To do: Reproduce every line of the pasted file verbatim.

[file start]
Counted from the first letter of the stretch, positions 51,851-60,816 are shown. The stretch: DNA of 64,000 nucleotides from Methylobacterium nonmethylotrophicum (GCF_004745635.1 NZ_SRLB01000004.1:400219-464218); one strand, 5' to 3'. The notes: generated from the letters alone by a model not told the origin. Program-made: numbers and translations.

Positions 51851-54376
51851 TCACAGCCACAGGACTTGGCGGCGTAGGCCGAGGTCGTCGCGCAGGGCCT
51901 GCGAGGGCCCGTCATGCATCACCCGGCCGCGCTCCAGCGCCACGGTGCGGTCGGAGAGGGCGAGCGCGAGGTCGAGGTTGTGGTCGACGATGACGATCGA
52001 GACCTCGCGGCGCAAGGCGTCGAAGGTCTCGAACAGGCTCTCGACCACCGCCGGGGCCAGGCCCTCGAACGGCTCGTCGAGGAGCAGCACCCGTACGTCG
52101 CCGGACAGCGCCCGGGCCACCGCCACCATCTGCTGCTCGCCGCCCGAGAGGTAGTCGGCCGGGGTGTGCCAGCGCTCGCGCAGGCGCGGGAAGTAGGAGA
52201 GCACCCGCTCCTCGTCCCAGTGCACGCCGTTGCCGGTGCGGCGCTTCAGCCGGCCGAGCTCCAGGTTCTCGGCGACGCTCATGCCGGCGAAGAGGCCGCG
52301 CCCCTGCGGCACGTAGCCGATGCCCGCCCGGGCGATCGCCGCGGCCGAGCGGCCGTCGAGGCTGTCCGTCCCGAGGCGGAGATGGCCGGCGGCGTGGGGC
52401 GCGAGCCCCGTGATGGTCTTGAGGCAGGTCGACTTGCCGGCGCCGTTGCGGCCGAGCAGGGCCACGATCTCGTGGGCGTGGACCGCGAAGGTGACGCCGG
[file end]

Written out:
Counted from the first letter of the stretch, positions 51,851-60,816 are shown. The stretch: DNA of 64,000 nucleotides from Methylobacterium nonmethylotrophicum (GCF_004745635.1 NZ_SRLB01000004.1:400219-464218); one strand, 5' to 3'. The notes: generated from the letters alone by a model not told the origin. Program-made: numbers and translations.

Positions 51851-54376
51851 TCACAGCCACAGGACTTGGCGGCGTAGGCCGAGGTCGTCGCGCAGGGCCT
51901 GCGAGGGCCCGTCATGCATCACCCGGCCGCGCTCCAGCGCCACGGTGCGGTCGGAGAGGGCGAGCGCGAGGTCGAGGTTGTGGTCGACGATGACGATCGA
52001 GACCTCGCGGCGCAAGGCGTCGAAGGTCTCGAACAGGCTCTCGACCACCGCCGGGGCCAGGCCCTCGAACGGCTCGTCGAGGAGCAGCACCCGTACGTCG
52101 CCGGACAGCGCCCGGGCCACCGCCACCATCTGCTGCTCGCCGCCCGAGAGGTAGTCGGCCGGGGTGTGCCAGCGCTCGCGCAGGCGCGGGAAGTAGGAGA
52201 GCACCCGCTCCTCGTCCCAGTGCACGCCGTTGCCGGTGCGGCGCTTCAGCCGGCCGAGCTCCAGGTTCTCGGCGACGCTCATGCCGGCGAAGAGGCCGCG
52301 CCCCTGCGGCACGTAGCCGATGCCCGCCCGGGCGATCGCCGCGGCCGAGCGGCCGTCGAGGCTGTCCGTCCCGAGGCGGAGATGGCCGGCGGCGTGGGGC
52401 GCGAGCCCCGTGATGGTCTTGAGGCAGGTCGACTTGCCGGCGCCGTTGCGGCCGAGCAGGGCCACGATCTCGTGGGCGTGGACCGCGAAGGTGACGCCGG